Sir Patrick Stewart and Combat Stress crossed paths in 2012 when our then trustee, Robert Bieber MBE, helped Sir Patrick to understand his father's wartime experience for the BBC's genealogy programme Who Do You Think You Are?
Sir Patrick's father served with the King's Own Yorkshire Light Infantry and Parachute Regiment during the Second World War. He returned to the UK reportedly suffering from shell shock.
Robert helped Sir Patrick to understand the historical treatment of Veterans who suffered from psychological injuries, and how his father would have been affected by the condition.
Since then, Sir Patrick has supported Combat Stress by attending the ICAP Charity Day 2012 cheque presentation at 10 Downing Street and offering his encouragement to Veterans who may need Combat Stress's dedicated support.
Sir Patrick Stewart said: “My father suffered in silence with the PTSD he sustained in the Second World War. Through meeting Combat Stress I understand how the trauma affected my father on a daily basis and why it is important for Veterans to seek help.
“Combat Stress helps thousands of Veterans to rebuild their lives by giving them access to specialist treatment, support and advice. Call the Combat Stress 24-hour Helpline on 0800 138 1619.”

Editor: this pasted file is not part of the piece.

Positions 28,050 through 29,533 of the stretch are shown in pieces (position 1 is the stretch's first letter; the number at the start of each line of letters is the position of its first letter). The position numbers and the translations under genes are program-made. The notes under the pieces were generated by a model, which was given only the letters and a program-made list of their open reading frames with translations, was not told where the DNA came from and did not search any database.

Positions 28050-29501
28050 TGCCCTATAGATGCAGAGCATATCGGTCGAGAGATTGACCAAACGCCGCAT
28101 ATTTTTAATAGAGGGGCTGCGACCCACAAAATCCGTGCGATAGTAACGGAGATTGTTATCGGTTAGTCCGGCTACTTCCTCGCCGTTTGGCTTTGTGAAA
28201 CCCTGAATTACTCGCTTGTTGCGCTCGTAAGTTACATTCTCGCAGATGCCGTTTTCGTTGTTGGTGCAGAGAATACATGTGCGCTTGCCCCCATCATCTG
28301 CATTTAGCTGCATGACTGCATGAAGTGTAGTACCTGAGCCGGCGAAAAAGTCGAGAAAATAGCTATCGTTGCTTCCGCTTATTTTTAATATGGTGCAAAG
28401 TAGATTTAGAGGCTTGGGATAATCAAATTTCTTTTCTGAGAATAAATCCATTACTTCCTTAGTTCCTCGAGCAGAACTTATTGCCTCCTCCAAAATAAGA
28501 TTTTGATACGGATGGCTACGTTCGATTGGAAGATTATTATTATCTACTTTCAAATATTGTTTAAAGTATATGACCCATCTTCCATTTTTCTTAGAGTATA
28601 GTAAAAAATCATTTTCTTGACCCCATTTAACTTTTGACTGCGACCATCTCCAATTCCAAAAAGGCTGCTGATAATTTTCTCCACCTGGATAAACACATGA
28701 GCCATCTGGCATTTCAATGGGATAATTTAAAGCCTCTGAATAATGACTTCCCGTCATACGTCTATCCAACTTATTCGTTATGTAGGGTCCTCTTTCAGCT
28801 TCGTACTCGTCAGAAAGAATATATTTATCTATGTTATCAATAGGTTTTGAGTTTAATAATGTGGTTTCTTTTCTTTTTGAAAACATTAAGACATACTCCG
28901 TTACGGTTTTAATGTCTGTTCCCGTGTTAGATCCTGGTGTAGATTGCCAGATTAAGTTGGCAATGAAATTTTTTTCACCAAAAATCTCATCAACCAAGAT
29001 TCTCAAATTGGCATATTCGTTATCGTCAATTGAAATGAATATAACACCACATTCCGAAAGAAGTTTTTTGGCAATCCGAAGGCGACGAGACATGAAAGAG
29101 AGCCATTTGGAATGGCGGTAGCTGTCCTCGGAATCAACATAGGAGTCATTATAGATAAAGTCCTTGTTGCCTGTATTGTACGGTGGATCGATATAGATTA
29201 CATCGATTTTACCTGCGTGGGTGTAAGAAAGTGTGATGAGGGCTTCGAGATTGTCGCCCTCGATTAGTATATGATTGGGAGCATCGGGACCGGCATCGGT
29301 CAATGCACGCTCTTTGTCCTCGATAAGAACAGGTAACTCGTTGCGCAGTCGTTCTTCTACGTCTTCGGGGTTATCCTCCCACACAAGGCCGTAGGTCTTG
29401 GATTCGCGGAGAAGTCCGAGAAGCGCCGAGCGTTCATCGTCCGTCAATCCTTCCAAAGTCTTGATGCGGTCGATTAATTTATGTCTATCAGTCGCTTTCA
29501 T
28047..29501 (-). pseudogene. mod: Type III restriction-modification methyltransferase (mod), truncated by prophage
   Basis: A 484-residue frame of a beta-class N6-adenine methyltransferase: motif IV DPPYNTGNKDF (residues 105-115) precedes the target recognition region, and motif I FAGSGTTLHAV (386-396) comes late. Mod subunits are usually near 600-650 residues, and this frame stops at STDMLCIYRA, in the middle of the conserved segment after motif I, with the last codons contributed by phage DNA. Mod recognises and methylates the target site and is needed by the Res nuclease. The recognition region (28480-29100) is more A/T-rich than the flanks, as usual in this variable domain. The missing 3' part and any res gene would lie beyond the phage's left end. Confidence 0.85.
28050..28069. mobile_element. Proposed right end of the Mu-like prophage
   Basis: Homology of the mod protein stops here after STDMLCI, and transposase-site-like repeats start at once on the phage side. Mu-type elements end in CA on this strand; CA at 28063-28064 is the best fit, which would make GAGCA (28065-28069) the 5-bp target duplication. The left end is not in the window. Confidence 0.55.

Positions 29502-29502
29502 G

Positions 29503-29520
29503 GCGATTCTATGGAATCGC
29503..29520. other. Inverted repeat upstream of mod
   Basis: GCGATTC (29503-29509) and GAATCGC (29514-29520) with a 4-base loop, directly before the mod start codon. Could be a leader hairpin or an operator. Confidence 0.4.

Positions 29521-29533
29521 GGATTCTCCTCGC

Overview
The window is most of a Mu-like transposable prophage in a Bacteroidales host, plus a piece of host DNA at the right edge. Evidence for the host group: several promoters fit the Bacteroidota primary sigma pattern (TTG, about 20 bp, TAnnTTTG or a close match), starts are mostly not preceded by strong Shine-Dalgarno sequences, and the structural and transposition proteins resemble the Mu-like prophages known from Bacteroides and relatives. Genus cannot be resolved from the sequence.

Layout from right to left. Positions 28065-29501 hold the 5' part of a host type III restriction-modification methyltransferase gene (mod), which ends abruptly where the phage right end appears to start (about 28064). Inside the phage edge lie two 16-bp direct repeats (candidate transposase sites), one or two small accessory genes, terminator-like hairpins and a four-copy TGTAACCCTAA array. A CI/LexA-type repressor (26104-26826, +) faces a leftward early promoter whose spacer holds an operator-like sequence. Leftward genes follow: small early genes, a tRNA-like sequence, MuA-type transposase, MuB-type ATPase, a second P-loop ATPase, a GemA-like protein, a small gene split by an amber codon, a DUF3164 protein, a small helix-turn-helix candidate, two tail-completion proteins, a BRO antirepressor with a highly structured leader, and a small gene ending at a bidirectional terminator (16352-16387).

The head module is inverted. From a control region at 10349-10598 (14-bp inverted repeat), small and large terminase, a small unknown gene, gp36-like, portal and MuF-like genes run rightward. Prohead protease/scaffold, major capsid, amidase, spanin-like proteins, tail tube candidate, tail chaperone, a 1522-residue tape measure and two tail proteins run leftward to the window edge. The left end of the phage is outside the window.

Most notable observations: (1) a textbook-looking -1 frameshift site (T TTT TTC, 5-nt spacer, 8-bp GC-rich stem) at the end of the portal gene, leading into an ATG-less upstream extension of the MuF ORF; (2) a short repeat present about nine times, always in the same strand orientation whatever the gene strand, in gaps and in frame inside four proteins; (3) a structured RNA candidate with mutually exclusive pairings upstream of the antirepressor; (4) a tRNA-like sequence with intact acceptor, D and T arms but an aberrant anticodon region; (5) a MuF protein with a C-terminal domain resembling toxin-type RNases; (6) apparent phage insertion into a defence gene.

Actress Joanne Froggatt has become an ambassador to Combat Stress to help the charity raise awareness of its work delivering specialist care to thousands of ex-Service men and women across the UK, and play a pivotal role in encouraging more Veterans and their families to seek help.
Known to the nation as Downton Abbey’s lady’s maid Anna Bates, Joanne visited Combat Stress while researching her award-winning role of a soldier suffering from Post Traumatic Stress Disorder (PTSD) in the film In Our Name. She is delighted to become an ambassador for the charity as it prepares to mark its 95th anniversary.
Joanne said: “I’m looking forward to helping Combat Stress raise awareness of its lifesaving work. Speaking to Veterans helped by the charity gave me an insight into the world in which those suffering from trauma live. With the support of Combat Stress they can once again live a fulfilling life with their families.
“It is important that families know the signs of trauma so that they can support the Veteran in seeking help. If Veterans or their loved ones recognise a change in behaviour, I urge them to call the Combat Stress 24-hour Helpline (0800 138 1619).”
Image courtesy of Rachell Smith